The Lessons of Limited Market-Oriented Reform
AbstractThe waves of reform and restructuring now engulfing most of Eastern Europe did not begin from the same starting point in each country. While they all share a common economic legacy—the traditional Soviet-type centrally planned economy—some countries had been experimenting with limited forms of market-oriented reform for one or two decades. In particular, Hungary (since 1968) and Poland (since 1981-82) had been flirting with a market-oriented system for years, with programs aimed at achieving an efficient coexistence of plan and market. This paper will first examine the thinking behind the early attempts to combine plan and market. It will then outline some of the key elements of the limited market-oriented reforms undertaken in Hungary and Poland in the 1980s. Finally, it will suggest some of the important lessons from this experience.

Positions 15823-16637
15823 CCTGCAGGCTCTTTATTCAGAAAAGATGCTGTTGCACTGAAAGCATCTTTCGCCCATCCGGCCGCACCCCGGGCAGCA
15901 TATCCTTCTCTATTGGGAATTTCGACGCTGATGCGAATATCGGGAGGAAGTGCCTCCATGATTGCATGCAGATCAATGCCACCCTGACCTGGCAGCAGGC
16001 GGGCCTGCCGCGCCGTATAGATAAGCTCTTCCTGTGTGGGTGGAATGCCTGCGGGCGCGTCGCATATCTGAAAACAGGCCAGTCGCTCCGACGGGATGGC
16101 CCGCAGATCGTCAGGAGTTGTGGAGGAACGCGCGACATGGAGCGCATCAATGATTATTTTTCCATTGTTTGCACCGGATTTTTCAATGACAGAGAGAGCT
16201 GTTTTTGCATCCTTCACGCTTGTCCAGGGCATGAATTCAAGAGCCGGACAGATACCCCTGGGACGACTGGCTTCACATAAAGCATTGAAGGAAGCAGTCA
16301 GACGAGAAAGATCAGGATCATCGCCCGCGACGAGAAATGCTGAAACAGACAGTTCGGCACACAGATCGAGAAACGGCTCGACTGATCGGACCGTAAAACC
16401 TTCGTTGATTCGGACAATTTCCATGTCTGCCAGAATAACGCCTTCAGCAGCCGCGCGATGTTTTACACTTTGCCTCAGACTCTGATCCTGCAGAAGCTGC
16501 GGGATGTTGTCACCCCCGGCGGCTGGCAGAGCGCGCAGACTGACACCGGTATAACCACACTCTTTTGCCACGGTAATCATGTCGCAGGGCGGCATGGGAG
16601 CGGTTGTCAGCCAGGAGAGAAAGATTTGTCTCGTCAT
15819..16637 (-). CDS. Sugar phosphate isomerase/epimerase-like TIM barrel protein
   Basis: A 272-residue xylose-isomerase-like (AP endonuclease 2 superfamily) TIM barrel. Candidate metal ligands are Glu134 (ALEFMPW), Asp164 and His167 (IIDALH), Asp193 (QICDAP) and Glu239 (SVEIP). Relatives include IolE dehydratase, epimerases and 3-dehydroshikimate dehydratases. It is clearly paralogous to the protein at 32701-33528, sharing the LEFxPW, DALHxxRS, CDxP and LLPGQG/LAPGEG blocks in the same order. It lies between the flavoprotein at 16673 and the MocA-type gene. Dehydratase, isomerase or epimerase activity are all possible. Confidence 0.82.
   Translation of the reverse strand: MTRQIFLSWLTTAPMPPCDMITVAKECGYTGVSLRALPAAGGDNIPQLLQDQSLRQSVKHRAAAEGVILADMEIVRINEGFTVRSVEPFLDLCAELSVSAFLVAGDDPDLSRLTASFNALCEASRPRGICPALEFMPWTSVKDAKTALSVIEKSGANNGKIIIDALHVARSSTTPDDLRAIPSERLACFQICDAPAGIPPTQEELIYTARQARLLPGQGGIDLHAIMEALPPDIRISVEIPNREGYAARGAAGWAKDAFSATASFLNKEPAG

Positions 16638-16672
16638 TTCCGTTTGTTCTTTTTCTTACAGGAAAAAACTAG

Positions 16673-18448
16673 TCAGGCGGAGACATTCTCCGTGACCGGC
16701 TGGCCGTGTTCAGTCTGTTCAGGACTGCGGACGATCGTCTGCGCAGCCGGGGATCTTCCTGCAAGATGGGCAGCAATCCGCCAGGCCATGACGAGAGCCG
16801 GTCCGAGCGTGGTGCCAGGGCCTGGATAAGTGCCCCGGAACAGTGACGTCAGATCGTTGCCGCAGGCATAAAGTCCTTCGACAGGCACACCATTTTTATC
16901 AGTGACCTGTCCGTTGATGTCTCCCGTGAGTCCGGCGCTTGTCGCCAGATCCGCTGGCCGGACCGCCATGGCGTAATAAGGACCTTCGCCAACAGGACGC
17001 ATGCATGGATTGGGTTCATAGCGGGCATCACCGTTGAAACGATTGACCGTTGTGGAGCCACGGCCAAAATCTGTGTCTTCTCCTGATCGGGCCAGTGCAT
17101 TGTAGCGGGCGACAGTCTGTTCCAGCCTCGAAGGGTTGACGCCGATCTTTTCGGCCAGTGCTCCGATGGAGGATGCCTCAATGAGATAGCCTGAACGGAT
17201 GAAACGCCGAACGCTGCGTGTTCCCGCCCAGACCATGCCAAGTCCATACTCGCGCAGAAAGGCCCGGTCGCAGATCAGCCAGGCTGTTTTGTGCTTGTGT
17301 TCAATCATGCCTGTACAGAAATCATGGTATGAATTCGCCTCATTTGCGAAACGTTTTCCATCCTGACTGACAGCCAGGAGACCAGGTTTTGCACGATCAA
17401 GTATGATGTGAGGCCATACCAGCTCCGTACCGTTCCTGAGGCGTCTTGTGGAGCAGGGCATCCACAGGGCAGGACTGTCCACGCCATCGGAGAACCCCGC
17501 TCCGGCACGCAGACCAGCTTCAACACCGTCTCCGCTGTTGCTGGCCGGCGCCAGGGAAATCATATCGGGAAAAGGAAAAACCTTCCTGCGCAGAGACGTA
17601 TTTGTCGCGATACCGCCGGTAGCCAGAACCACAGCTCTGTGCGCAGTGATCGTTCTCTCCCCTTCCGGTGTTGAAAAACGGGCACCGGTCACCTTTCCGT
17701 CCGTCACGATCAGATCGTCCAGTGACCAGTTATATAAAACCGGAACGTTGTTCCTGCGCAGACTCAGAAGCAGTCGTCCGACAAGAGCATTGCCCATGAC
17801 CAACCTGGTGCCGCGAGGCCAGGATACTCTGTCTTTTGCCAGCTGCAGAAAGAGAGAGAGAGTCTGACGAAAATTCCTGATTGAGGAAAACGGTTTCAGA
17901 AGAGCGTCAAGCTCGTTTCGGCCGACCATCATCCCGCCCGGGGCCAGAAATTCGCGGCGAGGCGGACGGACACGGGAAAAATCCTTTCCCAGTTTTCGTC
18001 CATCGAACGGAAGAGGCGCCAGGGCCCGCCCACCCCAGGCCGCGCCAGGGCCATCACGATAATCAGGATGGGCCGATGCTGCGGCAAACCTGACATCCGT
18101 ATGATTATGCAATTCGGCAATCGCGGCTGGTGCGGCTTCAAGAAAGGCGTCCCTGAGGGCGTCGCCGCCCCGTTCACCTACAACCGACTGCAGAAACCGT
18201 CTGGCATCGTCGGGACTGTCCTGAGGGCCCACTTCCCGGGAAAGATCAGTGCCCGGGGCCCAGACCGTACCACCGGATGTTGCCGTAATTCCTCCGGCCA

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Bibliographic InfoArticle provided by American Economic Association in its journal Journal of Economic Perspectives.
Volume (Year): 5 (1991)
Issue (Month): 4 (Fall)
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- P21 - Economic Systems - - Socialist Systems and Transition Economies - - - Planning, Coordination, and Reform
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